(i) each optical filter element optically color filters a spatial region within the optical path corresponding to a pixel of an image within the light beam and
(ii) each optical filter element is tunable over a range of optical frequencies; and
c) an array of sensing elements disposed substantially proximate to the array of optical filter elements, at least one sensing element being associated with each optical filter element, the array of sensing elements configured to sense optical intensity information over the range of optical frequencies to capture a rich color image.
2. The system of claim 1, wherein the optical filter element is a tunable Fabry-Perot interferometer.
3. The system of claim 1, wherein the optical subsystem comprises an optical component chosen from the group of optical components consisting of a camera lens and a scanner bed.
4. The system of claim 1, further comprising a plurality of tuning control circuits, each tuning control circuit coupled to at least one of the optical filter elements and configured to control a color tuning frequency of the at least one optical filter element.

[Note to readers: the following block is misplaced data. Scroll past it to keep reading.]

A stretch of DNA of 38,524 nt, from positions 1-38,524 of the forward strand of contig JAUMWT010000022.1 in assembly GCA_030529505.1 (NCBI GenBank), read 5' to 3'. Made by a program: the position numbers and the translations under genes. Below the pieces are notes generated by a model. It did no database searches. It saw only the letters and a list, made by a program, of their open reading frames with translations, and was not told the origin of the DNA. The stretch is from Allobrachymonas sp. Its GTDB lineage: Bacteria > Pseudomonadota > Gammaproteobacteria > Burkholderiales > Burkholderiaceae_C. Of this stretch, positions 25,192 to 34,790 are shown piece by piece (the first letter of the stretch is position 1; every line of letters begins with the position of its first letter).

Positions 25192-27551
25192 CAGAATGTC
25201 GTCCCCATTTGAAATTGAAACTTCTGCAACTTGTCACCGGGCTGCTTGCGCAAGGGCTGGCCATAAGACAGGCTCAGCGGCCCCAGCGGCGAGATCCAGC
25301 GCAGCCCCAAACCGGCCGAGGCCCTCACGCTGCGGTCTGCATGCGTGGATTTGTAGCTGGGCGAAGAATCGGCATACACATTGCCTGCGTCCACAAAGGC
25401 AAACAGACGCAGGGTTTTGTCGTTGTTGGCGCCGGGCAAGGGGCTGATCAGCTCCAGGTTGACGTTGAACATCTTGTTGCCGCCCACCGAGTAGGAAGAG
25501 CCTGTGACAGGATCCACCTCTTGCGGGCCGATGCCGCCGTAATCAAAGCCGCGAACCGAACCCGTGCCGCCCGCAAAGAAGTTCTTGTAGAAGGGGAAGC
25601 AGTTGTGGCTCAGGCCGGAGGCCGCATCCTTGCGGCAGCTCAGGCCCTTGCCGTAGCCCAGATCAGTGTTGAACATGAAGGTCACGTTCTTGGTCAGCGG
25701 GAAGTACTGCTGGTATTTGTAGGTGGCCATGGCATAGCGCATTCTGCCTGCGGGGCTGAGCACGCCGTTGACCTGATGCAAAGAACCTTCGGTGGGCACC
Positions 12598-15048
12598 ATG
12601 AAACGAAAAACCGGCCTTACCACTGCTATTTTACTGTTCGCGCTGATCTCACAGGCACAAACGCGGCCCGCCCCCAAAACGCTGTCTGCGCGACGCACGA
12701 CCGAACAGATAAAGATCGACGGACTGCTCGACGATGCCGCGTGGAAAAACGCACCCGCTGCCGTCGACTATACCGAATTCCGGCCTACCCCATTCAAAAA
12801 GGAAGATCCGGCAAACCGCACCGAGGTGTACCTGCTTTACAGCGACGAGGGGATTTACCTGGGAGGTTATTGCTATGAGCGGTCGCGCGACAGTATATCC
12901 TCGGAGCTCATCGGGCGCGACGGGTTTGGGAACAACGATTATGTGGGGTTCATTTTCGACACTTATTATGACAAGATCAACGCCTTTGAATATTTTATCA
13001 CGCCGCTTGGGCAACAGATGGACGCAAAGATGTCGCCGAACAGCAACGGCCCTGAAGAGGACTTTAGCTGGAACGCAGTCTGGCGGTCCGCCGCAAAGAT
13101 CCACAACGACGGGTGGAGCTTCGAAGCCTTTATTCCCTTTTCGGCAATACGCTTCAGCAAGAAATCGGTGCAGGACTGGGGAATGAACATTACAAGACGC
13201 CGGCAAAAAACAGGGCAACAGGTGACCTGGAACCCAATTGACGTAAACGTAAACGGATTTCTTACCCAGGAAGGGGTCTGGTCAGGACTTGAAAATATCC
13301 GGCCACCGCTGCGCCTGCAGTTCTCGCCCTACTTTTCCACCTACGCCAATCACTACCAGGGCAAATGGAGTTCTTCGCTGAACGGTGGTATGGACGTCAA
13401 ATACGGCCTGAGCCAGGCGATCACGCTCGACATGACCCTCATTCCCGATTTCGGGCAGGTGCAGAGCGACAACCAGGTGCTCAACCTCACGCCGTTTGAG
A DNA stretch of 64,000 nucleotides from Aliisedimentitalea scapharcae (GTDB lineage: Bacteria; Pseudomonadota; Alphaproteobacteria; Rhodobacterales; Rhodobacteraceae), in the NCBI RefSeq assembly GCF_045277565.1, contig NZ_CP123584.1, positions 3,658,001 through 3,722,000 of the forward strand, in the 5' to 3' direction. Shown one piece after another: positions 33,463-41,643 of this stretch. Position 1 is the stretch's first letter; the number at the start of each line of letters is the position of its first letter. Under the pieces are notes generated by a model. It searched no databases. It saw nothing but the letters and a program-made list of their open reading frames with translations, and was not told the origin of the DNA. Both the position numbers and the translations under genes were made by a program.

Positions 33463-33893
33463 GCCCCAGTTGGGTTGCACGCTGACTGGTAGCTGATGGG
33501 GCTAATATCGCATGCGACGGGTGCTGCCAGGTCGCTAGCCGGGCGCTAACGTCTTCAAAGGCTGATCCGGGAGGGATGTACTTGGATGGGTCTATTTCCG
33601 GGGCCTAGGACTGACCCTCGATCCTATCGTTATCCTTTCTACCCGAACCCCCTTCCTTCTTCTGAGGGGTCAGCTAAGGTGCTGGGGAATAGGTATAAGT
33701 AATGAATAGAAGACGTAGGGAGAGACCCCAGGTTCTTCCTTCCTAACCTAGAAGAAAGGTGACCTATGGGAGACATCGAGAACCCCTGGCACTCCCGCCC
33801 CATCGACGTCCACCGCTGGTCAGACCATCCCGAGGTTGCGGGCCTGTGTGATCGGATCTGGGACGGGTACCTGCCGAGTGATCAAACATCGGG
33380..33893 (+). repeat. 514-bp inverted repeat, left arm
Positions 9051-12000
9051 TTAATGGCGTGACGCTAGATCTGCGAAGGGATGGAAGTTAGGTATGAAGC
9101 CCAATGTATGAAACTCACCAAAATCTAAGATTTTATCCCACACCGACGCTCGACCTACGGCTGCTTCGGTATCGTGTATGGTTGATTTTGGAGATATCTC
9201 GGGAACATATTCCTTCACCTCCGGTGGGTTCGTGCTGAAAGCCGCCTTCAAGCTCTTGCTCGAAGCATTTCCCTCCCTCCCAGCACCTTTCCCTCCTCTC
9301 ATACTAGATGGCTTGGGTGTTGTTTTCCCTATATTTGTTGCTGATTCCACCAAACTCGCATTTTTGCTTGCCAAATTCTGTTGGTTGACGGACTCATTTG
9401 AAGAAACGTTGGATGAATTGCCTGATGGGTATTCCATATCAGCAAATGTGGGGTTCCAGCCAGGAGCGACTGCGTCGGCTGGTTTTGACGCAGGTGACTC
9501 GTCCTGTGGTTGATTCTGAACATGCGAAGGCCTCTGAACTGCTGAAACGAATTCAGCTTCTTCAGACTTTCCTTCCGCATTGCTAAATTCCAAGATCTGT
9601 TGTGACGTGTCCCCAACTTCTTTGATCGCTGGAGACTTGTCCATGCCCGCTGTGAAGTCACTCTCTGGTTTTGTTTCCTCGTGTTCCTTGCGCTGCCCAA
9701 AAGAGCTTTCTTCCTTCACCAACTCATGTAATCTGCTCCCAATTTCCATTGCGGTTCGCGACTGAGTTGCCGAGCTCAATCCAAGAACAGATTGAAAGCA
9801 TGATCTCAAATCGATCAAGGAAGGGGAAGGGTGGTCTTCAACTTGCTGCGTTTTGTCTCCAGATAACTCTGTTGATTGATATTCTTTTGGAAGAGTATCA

5. The system of claim 4, wherein the tuning control circuits are configured to tune to a plurality of discrete color tuning frequencies during capture of the rich color image.
6. The system of claim 4, wherein the tuning control circuits are configured to tune over a continuous range of color tuning frequencies during capture of the rich color image.
7. The system of claim 1, wherein the array of sensing elements comprises a charge coupled device.